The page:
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THE JOURNAL OF SPORTS MEDICINE AND PHYSICAL FITNESS
A Journal on Applied Physiology, Biomechanics, Preventive Medicine,
Sports Medicine and Traumatology, Sports Psychology
Indexed/Abstracted in: Chemical Abstracts, CINAHL, Current Contents/Clinical Medicine, EMBASE, PubMed/MEDLINE, Science Citation Index Expanded (SciSearch), Scopus
Impact Factor 1,111
Case reports CLINICAL MEDICINE
The Journal of Sports Medicine and Physical Fitness 2002 March;42(1):92-4
Exercise-induced, persistent and generalized muscle cramps. A case report
Dickhuth H.-H., Röcker K., Niess A., Horstmann T., Mayer F., Striegel H.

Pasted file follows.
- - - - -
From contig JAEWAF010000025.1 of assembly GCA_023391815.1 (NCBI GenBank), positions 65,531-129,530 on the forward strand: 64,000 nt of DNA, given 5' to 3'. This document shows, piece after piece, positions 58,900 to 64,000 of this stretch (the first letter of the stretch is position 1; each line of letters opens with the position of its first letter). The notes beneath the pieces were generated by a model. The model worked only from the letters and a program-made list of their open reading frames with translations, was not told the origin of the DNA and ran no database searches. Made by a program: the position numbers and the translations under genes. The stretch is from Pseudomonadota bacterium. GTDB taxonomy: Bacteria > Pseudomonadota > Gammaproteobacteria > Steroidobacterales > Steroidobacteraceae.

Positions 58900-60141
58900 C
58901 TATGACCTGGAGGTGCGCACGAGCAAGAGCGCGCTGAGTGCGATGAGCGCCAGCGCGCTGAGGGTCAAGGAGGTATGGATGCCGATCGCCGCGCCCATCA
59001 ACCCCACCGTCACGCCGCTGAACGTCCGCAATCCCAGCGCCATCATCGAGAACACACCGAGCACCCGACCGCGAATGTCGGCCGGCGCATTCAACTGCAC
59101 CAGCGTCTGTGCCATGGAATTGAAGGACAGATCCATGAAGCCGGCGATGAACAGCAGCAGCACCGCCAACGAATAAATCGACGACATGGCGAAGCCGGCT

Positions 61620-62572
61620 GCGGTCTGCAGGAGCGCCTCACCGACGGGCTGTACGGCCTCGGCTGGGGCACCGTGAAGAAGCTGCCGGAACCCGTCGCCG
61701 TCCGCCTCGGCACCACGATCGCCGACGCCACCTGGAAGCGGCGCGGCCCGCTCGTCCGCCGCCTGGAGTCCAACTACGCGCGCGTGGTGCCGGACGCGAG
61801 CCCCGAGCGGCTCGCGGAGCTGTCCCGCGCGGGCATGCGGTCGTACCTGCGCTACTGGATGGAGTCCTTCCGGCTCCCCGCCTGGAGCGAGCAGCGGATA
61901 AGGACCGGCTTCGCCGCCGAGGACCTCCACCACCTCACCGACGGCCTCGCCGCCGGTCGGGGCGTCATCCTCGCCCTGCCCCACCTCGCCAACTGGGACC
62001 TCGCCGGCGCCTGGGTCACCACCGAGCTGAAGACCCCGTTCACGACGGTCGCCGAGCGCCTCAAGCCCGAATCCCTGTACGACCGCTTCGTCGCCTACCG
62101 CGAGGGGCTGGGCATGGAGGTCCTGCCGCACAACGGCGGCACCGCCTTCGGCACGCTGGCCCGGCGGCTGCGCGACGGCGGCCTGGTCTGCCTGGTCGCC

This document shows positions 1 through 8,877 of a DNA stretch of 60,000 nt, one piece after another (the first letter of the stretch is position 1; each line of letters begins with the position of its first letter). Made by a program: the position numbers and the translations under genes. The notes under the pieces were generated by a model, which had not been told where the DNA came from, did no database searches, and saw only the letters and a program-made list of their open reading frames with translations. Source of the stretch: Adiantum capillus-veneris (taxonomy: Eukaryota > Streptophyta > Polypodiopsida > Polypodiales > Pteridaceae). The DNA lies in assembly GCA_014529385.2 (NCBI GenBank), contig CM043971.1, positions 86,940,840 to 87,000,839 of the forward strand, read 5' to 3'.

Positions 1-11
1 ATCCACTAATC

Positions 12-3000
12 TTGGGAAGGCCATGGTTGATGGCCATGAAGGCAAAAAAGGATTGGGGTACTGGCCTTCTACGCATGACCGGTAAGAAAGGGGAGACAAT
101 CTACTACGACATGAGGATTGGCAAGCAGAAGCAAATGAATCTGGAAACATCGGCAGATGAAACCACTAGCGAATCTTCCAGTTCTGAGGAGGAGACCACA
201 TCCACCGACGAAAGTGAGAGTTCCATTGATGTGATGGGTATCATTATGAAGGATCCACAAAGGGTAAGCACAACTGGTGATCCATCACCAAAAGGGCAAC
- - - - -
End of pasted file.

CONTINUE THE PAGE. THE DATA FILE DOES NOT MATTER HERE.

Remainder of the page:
From the Medical Clinic and Polyclinic, Department of Sports Medicine, University of Tübingen, Tübingen, Germany
We are reporting on a 46-year-old man who has suffered of muscle cramps for 4 years, occurring immediately after jogging and playing tennis and lasting for 7-8 hours. Repeated neurological, orthopedic, internal medical and endocrinological examinations showed no pathological findings. Physiotherapy, supplementation of fluids and electrolytes had no effect, nor did medication therapy with muscle relaxants. During spiroergometry without medication, there was an overproportional increase of heart rate and respiratory rate with delayed pCO2 increase after exercise with otherwise normal blood gas levels. This reaction was considerably reduced during spiroergometry under β-blockade (metoprolol 100 mg); at the same time, the muscle cramps could no longer be induced. Both excessive respiratory regulation and direct hyperadrenergic stimulation should be discussed as the primary cause of the muscle cramps. According to recent findings, β-blockers with intrinsic sympathocomimetic activity should be avoided in therapy.